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Using and Creating Visual Studio Extensions

Howdy readers, Lafe here. About once a month, my partner in crime, Rich Seeley, has been doing technical takeovers of this blog. Here's his latest post on Visual Studio extensions.

Where would Visual Studio users be without extensions?

You'd probably be constantly re-inventing the wheel to do routine tasks instead of having extensions a click away. As Microsoft explains: "Extensions allow you to add new features to or integrate existing tools into Visual Studio. An extension can be as simple as adding grid lines to show indentation levels in the editor or as complex as a suite of tools specific to how your team works."

Probably every living Visual Studio user knows where to find the 7600+ extensions in the VS Marketplace. There is also a Visual Studio Gallery feed that sorts extensions by their popularity, so you can find out what's hot.

But the story behind the creation of them is fascinating.


The Extensions Guru of Redmond

Recently Visual Studio magazine ran an in-depth interview with Mads Kristensen, Microsoft's extensions guru and the creator of more than 80 different extensions.

For those readers wondering how you get such a cool job, Kristensen, whose official title is senior program manager on the Visual Studio Web and ASP.NET Team, told the article's author, Terrence Dorsey, that it all started on Twitter.

"In August 2010, I was approached on Twitter by someone at Microsoft," Kristensen, a native of Denmark, told Dorsey. "They asked if I wanted to apply for an open position as program manager on the Visual Studio Web and ASP.NET Team. Five days and five Skype interviews later I signed the contract, quit my job and applied for a U.S. visa. On Nov. 1, 2010, I moved to Redmond and started on the team that I'm still on."

And so a star of the Visual Studio extensions world was born. Of course it helped that he built BlogEngine.NET, which became the biggest blogging platform on the .NET Framework and earned him the title as MVP for ASP.NET, as well as ASPInsider.

Kristensen got into the extension writing business the way probably a lot of members of the Visual Studio community do by wanting to solve a problem. In his case, he wanted to test the extensibility of APIs with an extension with real-world features. What he created became Web Essentials for Visual Studio.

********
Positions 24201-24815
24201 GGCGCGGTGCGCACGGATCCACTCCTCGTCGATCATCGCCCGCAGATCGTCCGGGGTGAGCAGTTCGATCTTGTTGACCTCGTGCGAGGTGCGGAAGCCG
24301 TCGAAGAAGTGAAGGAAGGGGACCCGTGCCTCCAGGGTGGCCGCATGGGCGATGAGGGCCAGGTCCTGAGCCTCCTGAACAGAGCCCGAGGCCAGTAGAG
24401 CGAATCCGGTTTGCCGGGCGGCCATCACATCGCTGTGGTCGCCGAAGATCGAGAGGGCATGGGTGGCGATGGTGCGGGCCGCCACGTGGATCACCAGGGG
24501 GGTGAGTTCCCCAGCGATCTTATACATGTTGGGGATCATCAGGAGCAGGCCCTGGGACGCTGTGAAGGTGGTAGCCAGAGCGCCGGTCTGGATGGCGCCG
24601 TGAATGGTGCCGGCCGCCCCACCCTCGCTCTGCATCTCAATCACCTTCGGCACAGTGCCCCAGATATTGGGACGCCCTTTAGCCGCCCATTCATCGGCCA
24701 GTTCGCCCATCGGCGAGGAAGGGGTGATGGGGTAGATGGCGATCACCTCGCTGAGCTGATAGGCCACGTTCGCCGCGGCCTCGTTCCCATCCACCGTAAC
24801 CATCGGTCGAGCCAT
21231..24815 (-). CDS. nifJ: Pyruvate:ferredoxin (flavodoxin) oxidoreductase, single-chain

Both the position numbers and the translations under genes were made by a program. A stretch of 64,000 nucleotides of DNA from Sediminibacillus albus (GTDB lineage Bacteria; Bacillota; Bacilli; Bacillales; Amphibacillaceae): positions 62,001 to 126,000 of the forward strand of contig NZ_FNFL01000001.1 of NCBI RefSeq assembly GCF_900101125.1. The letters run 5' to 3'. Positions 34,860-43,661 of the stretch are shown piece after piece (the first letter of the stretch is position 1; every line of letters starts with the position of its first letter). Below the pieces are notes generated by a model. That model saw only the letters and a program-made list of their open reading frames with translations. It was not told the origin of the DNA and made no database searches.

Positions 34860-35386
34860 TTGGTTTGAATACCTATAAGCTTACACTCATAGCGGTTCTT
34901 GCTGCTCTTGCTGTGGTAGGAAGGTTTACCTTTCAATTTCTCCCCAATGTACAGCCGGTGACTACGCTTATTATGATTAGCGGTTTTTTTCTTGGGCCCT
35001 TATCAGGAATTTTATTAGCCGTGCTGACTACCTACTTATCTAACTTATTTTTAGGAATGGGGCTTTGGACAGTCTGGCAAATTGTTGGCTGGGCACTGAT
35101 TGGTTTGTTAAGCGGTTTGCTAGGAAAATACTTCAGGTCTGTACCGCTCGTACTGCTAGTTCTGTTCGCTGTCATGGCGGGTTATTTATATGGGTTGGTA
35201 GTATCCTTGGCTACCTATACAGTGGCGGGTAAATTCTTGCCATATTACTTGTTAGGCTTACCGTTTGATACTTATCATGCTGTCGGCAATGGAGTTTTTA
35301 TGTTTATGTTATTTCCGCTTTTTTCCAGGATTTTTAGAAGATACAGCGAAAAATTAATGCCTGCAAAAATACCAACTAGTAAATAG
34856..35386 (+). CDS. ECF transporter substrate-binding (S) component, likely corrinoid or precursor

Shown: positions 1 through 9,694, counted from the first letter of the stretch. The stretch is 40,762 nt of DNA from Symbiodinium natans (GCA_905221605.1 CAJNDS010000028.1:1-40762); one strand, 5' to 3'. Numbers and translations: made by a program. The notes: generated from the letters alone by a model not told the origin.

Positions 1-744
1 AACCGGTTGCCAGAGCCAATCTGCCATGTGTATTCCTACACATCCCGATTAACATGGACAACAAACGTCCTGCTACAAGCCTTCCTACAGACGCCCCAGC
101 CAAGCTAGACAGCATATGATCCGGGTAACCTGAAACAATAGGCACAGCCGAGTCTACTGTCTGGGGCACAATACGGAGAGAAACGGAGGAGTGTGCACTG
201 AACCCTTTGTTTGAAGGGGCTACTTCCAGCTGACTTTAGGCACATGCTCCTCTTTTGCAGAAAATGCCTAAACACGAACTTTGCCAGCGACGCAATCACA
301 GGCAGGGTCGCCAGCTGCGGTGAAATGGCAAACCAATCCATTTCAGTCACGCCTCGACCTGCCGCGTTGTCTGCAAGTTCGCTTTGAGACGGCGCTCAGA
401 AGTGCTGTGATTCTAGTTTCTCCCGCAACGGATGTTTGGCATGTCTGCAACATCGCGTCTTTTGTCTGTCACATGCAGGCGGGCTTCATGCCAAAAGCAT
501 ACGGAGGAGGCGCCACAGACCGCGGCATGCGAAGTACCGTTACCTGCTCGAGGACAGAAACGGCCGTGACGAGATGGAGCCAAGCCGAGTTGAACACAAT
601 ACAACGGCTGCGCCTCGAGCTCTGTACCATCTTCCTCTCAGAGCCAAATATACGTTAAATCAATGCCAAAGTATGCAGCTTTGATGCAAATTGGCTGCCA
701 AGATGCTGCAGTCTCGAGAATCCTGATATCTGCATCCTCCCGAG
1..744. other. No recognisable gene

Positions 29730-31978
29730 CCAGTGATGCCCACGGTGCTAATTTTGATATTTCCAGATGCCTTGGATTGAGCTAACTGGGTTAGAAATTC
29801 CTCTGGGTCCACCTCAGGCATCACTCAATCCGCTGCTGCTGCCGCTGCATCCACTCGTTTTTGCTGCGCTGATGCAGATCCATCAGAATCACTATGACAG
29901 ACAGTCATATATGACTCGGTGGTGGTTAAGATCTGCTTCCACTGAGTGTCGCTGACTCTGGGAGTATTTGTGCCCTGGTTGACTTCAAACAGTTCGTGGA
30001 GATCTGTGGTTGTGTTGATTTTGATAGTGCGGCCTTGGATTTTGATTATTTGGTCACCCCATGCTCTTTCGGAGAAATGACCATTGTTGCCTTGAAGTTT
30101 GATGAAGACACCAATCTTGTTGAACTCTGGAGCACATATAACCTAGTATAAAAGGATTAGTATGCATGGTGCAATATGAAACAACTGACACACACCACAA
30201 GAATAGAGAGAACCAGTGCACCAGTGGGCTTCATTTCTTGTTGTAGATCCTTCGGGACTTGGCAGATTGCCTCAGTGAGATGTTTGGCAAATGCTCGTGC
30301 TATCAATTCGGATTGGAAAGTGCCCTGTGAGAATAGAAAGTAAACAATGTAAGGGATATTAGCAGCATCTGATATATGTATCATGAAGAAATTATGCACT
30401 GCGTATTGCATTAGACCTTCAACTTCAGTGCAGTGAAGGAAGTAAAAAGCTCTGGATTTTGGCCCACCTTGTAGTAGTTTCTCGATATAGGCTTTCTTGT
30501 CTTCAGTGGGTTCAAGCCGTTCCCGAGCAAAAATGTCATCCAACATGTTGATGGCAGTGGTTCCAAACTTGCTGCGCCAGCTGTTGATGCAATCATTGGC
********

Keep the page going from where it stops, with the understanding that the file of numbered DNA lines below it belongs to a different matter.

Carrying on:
When writing a new extension, his creative process begins with a look at Microsoft OneNote where he keeps lists of ideas. He picks out one that strikes his fancy in the moment and goes to work on it. For those who want to follow in his footsteps Kristensen has also developed Extensibility Tools to make the creation process easier.

You can find Kristensen's extensive library of extensions on this page of the Visual Studio Marketplace.


Extension Creation for Beginners

If you are just beginning to think about creating your own extensions, Microsoft offers a Beginners Guide to Extensions. That page includes a video featuring a 26-minute Building Extensions conversation with Tim Sneath, principal program manager. Since Visual Studio 2015, Microsoft has opened up the whole API for creating extensions, he explained. If you can learn by watching, Sneath will show you how to build extensions. Although he quickly moves through the creation process, he doesn't promise that it will be easy.

"There's stuff here that's a little complicated," Sneath says. "I'm not going to say that it's super easy because you really are executing against the Visual Studio product itself, the object model. There's complexity there. But the value of that complexity is that you can do anything you like with the product."

He points out that there is a GitHub repository with samples of almost anything an extensions creator would want to do.

"It contains about 20 different samples for creating commands, custom project systems, new language services, you name it," Sneath said.

Additional videos on building extensions can be found on Microsoft's Channel 9.


Is This Extension for You?


If you just want to use extensions for your projects, there are experts who are listing what they see as the best of the best.

Microsoft's Jeffrey T. Fritz offers Five Visual Studio 2017 Extensions for Web Developers for those who are just starting to work with the latest version.

"You've downloaded and installed Visual Studio 2017, and it's a great improvement over previous versions," Fritz writes in his introduction. "Now what? How can you make your web development experience better?"

He recommends five Visual Studio extensions that he says "will make your day-to-day tasks easier and even more enjoyable."

Want more help finding extensions?

Terrence Dorsey, who interviewed Kristensen, has been busy collecting the latest and greatest extensions for the Visual Studio Toolbox feature on Visual Studio magazine. He has two dozen (literally) suggestions in 12 New Extensions for Visual Studio 2015 and 2017 and his follow-up 12 More Extensions for Visual Studio 2015 and 2017. You can also find updates on Dorsey’s blog.

Posted by Lafe Low on 06/16/2017 at 5:55 PM


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